Regular readers may be familiar with the indispensable guide to saving money on airfare using hidden city and throwaway tickets.
In the guide I explain how to find extra flights for your ticket that allow you to save money, I outline the risks and how to make best use of the techniques.
Hidden city ticketing is not illegal (and the New York Times “Ethicist” endorses it), but it’s generally against airline rules, and there are some basic practices you need to follow to make sure you or your bags don’t wind up in the wrong city.
- You’re buying a ticket from A to B to C, where A to C is cheaper than buying A to B, but getting off in B.
- You can’t check bags or else they will go to C.
- In the event of weather or cancellations, an airline may want to reroute you to C via a different connecting city (“D”).
Airlines see themselves as selling you a ticket from A to C, rather than a seat on a plane for A-B and also B-C where you have the right not to sit in the B-C seat.
United’s lawsuit against Skiplagged was all over the media at the end of December and that allowed the founder of the site to raise a legal defense fund.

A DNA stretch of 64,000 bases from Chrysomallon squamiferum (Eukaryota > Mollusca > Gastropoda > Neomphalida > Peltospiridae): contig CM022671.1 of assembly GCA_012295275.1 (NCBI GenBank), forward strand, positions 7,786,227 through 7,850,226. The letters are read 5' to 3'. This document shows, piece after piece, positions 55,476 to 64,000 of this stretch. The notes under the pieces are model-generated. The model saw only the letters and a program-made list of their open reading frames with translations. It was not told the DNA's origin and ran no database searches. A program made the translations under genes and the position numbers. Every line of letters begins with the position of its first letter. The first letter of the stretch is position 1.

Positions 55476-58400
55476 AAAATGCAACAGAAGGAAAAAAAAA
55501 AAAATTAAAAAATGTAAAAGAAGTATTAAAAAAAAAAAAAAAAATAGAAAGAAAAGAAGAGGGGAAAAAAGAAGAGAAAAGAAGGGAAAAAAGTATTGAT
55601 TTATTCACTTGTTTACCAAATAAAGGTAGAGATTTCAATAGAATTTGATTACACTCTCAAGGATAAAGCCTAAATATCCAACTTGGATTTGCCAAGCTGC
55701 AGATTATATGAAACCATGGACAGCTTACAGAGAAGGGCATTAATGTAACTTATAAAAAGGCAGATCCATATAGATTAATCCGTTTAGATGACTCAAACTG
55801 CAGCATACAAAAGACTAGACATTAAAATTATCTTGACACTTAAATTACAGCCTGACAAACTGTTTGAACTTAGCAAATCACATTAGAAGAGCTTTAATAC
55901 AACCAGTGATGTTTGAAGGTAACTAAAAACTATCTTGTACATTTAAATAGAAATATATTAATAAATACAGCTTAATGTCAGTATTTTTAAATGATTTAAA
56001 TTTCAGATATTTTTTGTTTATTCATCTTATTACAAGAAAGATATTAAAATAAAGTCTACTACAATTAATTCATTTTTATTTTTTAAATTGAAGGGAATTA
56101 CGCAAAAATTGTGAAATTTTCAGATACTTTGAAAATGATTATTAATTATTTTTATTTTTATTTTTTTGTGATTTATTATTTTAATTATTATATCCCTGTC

It also raised consumer awareness about the practice of throwaway ticketing, so the lawsuit didn’t exactly help United.
Now two new developments in the case:
- United’s lawsuit against Skiplagged has been dismissed. Because Skiplagged has no presence in Chicago, United can’t sue them there. That won’t prevent them from re-filing, they’ll just have to travel to do it.
- United wants to bluster against someone. So this time, it’s their customers.
We remain troubled that Mr. Zaman continues to openly encourage customers to violate our contract of carriage by purchasing hidden-city tickets, putting the validity of their ticket and MileagePlus status at risk.
Yes, they are warning customers that they’ll find you and shut down your mileage account.
And I’ve always warned that if you do this frequently and put in your mileage number, you do have risk. You may prefer to credit throwaway ticket flights to a partner mileage program instead.